“I mean, we did well in our county. I’ll take the $(14) million, but there wasn’t enough transparency. Some people didn’t get anything, some people weren’t even talked to about the bill. We need to be more open and transparent,” Plummer told this news organization. “There was a lot of games played… His team got well-funded, a lot of our team got nothing, and that’s not fair. That’s politics. It shouldn’t happen, but it did.”

Other supporters of the bill included Reps. Willis Blackshear Jr., D-Dayton: Tom Young, R-Washington Twp.; Andrea White, R-Kettering; Sara Carruthers, R-Hamilton; Thomas Hall, R-Madison Twp.; Brian Lampton, R-Beavercreek; Adam Mathews, R-Lebanon; and Tim Barhorst, R-Fort Loramie, whose district includes Champaign County.

Several other area lawmakers joined Gross and Willis in opposition to the bill, including Reps. Rodney Creech, R-West Alexandria; Bill Dean, R-Xenia; and Scott Lipps, R-Franklin.

State Rep. Jena Powell, R-Arcanum, whose district includes Miami County, was absent from the session.

The numbers passed in the House are subject to change. The chamber only allocated $350 million of the state’s $700 million pool of surplus funds. The Senate, which likely won’t take up the bill until April, is tasked with spending the remaining $350 million and potentially alter the House’s appropriations, too.

Here’s a full list of local projects, by county:

Butler County: 9 projects, about $5.1 million

  • Shuler Benninghofen Mixed-Use Project; $1 million
  • Riversedge Ampitheater Expansion; $1 million
  • Oxford Student Safety Project; $800,000
  • Madison Township Park Revitalization; $500,000
  • Liberty Playground Replacement Project; $500,000
  • Great Miami Trail Corridor; $400,000
  • Welding Lab Program Expansion in Fairfield Twp.; $231,540
  • World Class Clubs: Repairing Community Gymnasium; $225,000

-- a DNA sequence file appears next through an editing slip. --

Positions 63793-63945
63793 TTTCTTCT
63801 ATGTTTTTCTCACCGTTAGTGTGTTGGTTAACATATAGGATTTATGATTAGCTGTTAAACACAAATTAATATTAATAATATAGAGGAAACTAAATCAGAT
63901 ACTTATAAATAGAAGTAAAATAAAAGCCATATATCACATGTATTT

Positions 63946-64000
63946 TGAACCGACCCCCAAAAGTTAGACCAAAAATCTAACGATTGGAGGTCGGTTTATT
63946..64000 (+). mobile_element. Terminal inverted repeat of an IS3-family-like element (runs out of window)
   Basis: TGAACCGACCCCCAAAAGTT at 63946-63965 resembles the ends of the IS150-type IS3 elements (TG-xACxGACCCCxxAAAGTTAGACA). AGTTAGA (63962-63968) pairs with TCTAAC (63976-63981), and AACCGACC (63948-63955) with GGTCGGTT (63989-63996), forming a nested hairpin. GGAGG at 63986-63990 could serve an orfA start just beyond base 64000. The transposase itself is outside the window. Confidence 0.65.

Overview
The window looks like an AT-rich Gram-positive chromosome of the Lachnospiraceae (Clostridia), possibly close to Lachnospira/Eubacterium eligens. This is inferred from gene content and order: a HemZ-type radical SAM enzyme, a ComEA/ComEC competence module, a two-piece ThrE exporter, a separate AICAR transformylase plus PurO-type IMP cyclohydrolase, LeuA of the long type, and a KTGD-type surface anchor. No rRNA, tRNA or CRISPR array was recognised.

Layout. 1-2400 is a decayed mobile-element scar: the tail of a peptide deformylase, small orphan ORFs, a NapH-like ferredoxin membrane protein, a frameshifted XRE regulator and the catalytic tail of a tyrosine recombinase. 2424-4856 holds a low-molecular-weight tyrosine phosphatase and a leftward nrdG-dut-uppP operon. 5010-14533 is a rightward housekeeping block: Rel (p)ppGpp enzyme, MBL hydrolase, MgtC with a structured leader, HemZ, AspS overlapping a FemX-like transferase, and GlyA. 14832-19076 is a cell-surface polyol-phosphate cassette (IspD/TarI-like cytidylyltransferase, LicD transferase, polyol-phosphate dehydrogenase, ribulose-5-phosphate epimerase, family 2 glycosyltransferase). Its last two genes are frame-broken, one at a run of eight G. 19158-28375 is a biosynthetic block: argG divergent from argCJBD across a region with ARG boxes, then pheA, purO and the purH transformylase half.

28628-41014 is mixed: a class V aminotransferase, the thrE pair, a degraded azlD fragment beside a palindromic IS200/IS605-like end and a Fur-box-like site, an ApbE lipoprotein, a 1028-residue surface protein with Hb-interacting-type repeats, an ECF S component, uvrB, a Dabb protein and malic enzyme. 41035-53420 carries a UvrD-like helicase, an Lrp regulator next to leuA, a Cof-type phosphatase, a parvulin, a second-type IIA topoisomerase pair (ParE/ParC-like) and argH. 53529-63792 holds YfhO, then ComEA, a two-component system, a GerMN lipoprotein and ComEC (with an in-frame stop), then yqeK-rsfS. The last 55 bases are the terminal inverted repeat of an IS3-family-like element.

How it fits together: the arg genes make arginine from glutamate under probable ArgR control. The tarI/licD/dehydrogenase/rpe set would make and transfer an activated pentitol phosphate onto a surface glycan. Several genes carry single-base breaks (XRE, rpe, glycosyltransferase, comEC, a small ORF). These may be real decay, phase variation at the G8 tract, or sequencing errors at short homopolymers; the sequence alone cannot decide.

Champaign County: None

Clark County: 1 project, $375,000

  • A.B. Graham Memorial; $375,000

Darke County: 3 projects, $1.1 million

  • Western Ohio Regional Fire Training Facility; $750,000
  • Historic Bear’s Mill Infrastructure Restoration; $275,000
  • The Darke County Fish and Game Association; $120,000

Greene County: 4 projects, $2.3 million

  • Future Development of Wright-Patterson Air Force Base; $1 million
  • Spring House Park: Phase One; $1 million
  • OhioMeansJobs Greene County Improving Accessibility Project; $175,000
  • Ohio Veterans’ Children’s Home Expansion and Upgrade, Phase 1; $150,000

Miami County: None

Montgomery County: 26 projects, $14 million

  • Miami Chapel Inspire Zone Youth Workforce Development Center — Boys and Girls Club; $2 million
  • Kettering Business Park; $1.25 million
  • Schuster Center; $1 million
  • Countryside Park Revitalization; $1 million
  • Dayton Aviation Heritage Site, Wright Factory; $1 million
  • Uptown Centerville Connectivity and Development Improvements; $1 million
  • Harrison Twp. Police Headquarters Renovation; $750,000
  • Jefferson Twp. Community Improvements; $600,000
  • Centerville Schools Safety Access; $500,000
  • BOLT Innovation Center; $500,000
  • Community Health Centers of Greater Dayton-West Carrollton Health Center Construction; $500,000
  • Homefull Housing, Food and Jobs Center; $500,000
  • Dayton Dream Center Transitional Housing; $500,000
  • Robinette Park; $400,000
  • Homefull’s Healthy Start Child Care and Early Learning Center West Dayton; $350,000
  • East End Whole Family Services Hub Facility Expansion and Renovation in Dayton; $300,000
  • Dayton Airshow; $300,000
  • Germantown Covered Bridge; $275,000
  • Old North Dayton Park Expansion Project; $250,000
  • Grant Park Accessibility Improvements; $250,000
  • Flyghtwood Sports Life and Leadership Campus; $250,000
  • Miami Twp. Public Works; $250,000
  • Preservation of Dayton Woman’s Club Historic Mansion; $100,000
  • West Memory Gardens Flood Mitigation Project; $75,000
  • German Township Channel Maintenance; $60,000
  • Miamisburg Historical Society Improvements; $40,000

Preble County: 1 project, $700,000

  • Preble County Fairgrounds Stall Barns; $700,000

Warren County: 1 project, $13.8 million

  • Cincinnati Open Tennis Tournament, $13.75 million

Follow DDN statehouse reporter Avery Kreemer on X or reach out to him at Avery.Kreemer@coxinc.com or at 614-981-1422.